Neighbors at Odds on Franciscan Site Plans

Times Staff Writer

A proposal to build a high school rather than a shopping center on the contaminated site of the former Franciscan Ceramics factory in Atwater is pitting hometown residents against neighbors in Los Feliz.

Just a week after the Los Angeles Board of Education ordered a formal study of the Franciscan site as a potential school, residents of the adjoining communities find themselves in general disagreement, although their positions are not firm because of a number of outstanding questions.

A majority of Atwater residents appear to favor the conveniences of a shopping center to the perceived rowdiness and other problems that thousands of high school teen-agers could bring, said Ed Waite, president of the Atwater Homeowners Assn.

Directors of the Los Feliz Improvement Assn., which has long voiced alarm about overcrowding at local schools, have thrown their clout toward a high school, or even a combined junior and senior high school, on the 45-acre plot of dilapidated and partially dismantled brick buildings at 2901 Los Feliz Blvd.

Uncertainties Exist

Beyond those first impressions, however, are uncertainties on both sides. Waite said he wonders if a shopping center would lead to traffic congestion and urban crime that would be worse than any problems of teen-age gangs and drugs that some residents fear a school would bring.

He also said some owners of Atwater businesses worry that a large neighborhood shopping center may hinder, rather than enhance, their own enterprises.

And veteran school observers question whether the Franciscan site, on the border of Glendale, is the answer to school crowding centered more than five miles away in the mid-Wilshire and downtown areas.

Schurgin Development Corp. of Los Angeles, a leading developer of shopping centers in California, has been working for years to develop a plan to clean up toxic wastes on the Franciscan property, contaminated over decades by the dumping of lead, zinc and other materials from the manufacture of ceramic dinnerware and tile.

Schurgin purchased the property in November and plans to build a $110-million shopping center there with a major supermarket, theater, restaurants, auto parts store and other convenience retailers.

Cleanup Requires Approval

A contamination cleanup plan, about to be approved by state health officials, could cost Schurgin more than $15 million, company officials said.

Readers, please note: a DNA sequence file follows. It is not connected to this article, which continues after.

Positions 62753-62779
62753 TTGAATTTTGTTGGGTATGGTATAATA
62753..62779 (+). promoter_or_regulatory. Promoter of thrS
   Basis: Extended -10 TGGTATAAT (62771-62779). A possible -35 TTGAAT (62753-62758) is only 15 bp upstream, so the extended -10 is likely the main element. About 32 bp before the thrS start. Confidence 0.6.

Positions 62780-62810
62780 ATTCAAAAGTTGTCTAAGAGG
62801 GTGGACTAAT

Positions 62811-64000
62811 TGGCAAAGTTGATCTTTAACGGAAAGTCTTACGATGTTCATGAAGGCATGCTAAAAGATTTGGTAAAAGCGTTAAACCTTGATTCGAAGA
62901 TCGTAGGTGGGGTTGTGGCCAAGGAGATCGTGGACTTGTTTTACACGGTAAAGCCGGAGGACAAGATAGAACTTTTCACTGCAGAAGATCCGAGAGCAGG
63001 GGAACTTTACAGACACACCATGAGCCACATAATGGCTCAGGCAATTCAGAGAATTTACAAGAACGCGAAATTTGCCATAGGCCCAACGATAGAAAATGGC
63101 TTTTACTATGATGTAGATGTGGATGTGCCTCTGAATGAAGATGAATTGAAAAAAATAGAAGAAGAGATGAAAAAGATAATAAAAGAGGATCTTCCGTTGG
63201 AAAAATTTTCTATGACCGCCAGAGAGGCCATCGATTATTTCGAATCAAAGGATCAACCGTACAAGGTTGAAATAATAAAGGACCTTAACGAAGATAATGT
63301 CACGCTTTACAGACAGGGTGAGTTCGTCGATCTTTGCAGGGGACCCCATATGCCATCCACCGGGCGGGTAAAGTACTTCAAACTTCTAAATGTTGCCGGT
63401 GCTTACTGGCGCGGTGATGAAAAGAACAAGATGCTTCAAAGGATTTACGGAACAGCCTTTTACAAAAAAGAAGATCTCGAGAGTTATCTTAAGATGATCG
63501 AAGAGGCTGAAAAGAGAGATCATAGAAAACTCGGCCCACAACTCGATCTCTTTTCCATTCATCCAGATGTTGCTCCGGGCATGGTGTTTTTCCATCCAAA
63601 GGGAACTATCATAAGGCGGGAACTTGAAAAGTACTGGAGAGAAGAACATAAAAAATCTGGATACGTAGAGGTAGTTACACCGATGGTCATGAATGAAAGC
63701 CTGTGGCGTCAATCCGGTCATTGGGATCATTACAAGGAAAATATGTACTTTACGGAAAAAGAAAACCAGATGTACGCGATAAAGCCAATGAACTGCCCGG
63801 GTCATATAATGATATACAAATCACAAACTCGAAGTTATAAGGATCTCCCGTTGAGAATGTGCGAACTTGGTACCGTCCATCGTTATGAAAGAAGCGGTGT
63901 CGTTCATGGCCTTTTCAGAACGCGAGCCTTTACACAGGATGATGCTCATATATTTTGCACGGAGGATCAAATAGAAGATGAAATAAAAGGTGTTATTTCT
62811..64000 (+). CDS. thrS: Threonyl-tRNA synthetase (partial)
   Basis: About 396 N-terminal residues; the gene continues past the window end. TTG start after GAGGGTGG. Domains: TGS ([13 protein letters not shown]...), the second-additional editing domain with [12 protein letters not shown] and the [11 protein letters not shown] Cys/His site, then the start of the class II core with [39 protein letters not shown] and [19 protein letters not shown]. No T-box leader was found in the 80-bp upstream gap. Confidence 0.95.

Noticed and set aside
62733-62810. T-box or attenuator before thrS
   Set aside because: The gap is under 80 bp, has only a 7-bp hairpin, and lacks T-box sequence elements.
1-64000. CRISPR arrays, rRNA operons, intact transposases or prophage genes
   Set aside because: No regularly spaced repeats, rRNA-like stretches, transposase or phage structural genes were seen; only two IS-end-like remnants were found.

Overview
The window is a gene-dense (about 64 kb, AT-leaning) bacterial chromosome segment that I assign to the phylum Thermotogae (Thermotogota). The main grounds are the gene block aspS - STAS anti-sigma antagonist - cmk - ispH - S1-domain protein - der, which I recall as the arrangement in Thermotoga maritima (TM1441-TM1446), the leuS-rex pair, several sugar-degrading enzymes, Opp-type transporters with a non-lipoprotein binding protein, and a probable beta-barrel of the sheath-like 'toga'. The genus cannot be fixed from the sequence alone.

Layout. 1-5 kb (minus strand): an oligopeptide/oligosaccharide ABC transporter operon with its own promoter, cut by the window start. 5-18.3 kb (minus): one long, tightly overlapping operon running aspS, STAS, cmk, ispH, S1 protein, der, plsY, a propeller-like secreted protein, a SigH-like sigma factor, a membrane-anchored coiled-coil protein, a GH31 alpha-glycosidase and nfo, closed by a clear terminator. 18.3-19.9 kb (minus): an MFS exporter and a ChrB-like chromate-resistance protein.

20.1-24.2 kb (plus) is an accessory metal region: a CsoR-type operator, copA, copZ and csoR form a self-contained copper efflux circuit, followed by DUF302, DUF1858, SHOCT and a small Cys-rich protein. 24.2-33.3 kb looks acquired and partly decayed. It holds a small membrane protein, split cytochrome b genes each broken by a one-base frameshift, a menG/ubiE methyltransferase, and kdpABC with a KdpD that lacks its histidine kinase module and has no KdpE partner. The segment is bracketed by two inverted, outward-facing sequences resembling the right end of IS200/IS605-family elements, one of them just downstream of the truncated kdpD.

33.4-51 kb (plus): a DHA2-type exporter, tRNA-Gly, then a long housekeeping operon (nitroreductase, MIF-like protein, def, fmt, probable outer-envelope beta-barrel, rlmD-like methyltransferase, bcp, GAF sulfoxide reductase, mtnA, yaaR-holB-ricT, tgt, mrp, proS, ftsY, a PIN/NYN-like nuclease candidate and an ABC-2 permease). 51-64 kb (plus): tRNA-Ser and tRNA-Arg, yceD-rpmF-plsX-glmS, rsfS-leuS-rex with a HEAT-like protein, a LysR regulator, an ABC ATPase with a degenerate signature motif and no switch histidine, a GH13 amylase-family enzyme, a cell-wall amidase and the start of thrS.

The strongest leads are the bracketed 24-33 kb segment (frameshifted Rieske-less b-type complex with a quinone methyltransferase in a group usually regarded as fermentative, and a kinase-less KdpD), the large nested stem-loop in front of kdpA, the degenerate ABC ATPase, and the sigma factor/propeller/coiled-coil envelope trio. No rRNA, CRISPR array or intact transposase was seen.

But after state health officials gave assurances that the property would also be safe for a school, the school board last week authorized an environmental study of the site. Officials of the Los Angeles Unified School District said the vacant property could be ideal to meet the district's need for school sites because homeowners and renters would not be displaced.

Despite Schurgin's protests, school officials have the power to obtain ownership of the Franciscan property through eminent domain proceedings.

The Los Feliz Improvement Assn., which has 1,200 homeowner members, is urging the school district and Los Angeles city officials to endorse the proposal for a new high school at the Franciscan site to relieve overcrowding at Belmont, Marshall and Eagle Rock high schools.

Crowding in the schools and a burgeoning housing crunch "is the No. 1 problem" in the area, said Marilyn Bush, a board member of the Los Feliz association. She said the school district is wasting thousands of dollars annually on busing students to schools outside the area that could be resolved by building a new facility in Atwater.

Some school district officials are skeptical, saying the Franciscan site is too far from the inner-city congestion. Rita Walters, a member of the Board of Education, last week urged that the district concentrate on acquiring downtown Los Angeles property to relieve overcrowding.

Others, however, said any land that can be acquired without displacing housing is vital to meeting the district's needs. "We have ended up with thousands and thousands of students on buses every day just to find a seat in the classroom," Bush said. "It costs about $1,000 just to bus one student a year. So if you have 20,000-plus students on buses, those are dollars that are just going down the drain without any educational benefits.

"We want to see students go to school in their own neighborhood."

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